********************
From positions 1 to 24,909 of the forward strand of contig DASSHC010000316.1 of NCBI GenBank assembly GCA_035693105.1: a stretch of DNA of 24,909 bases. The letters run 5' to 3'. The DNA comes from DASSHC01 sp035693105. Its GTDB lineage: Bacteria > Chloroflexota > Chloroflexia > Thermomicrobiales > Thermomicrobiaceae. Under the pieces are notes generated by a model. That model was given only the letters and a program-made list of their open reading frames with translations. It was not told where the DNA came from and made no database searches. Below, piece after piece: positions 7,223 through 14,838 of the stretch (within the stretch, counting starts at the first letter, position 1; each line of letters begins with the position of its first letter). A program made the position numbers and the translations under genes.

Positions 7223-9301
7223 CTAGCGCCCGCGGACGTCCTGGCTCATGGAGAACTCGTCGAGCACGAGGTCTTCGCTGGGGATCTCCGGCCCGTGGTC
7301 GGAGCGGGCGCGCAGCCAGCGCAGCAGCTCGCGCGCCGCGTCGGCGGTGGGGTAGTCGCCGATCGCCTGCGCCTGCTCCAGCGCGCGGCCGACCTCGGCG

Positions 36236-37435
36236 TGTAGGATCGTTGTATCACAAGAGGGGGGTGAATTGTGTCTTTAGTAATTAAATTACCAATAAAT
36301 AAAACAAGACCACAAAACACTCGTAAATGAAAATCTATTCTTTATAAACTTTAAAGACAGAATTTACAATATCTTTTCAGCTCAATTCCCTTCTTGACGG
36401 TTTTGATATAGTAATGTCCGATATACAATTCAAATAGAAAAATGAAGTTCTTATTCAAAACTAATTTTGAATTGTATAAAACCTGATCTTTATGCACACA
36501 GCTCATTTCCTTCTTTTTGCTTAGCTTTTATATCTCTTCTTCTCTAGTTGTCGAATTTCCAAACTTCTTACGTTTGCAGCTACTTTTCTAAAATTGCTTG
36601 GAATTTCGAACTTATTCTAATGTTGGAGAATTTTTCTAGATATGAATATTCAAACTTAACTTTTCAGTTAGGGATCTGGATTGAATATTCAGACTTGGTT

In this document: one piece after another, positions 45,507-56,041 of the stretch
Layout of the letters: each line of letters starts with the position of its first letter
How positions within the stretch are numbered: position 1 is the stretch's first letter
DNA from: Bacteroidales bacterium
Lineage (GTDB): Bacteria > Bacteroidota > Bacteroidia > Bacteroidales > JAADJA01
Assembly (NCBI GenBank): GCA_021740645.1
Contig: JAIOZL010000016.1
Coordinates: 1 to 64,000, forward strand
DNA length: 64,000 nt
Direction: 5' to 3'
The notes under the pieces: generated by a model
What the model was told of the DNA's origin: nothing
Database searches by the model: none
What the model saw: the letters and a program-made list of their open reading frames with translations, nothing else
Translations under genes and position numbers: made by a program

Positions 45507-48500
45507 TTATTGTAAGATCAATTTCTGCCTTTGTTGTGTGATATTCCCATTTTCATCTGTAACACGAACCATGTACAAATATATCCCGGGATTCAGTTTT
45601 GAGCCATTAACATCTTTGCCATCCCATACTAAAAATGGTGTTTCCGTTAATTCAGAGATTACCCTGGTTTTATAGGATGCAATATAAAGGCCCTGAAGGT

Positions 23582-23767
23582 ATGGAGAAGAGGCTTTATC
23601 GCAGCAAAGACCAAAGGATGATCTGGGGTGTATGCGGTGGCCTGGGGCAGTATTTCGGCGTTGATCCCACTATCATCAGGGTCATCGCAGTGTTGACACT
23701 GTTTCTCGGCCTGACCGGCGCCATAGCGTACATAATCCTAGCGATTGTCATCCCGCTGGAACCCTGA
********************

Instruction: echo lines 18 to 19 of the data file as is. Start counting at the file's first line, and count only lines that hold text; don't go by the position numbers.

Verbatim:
Coordinates: 1 to 64,000, forward strand
DNA length: 64,000 nt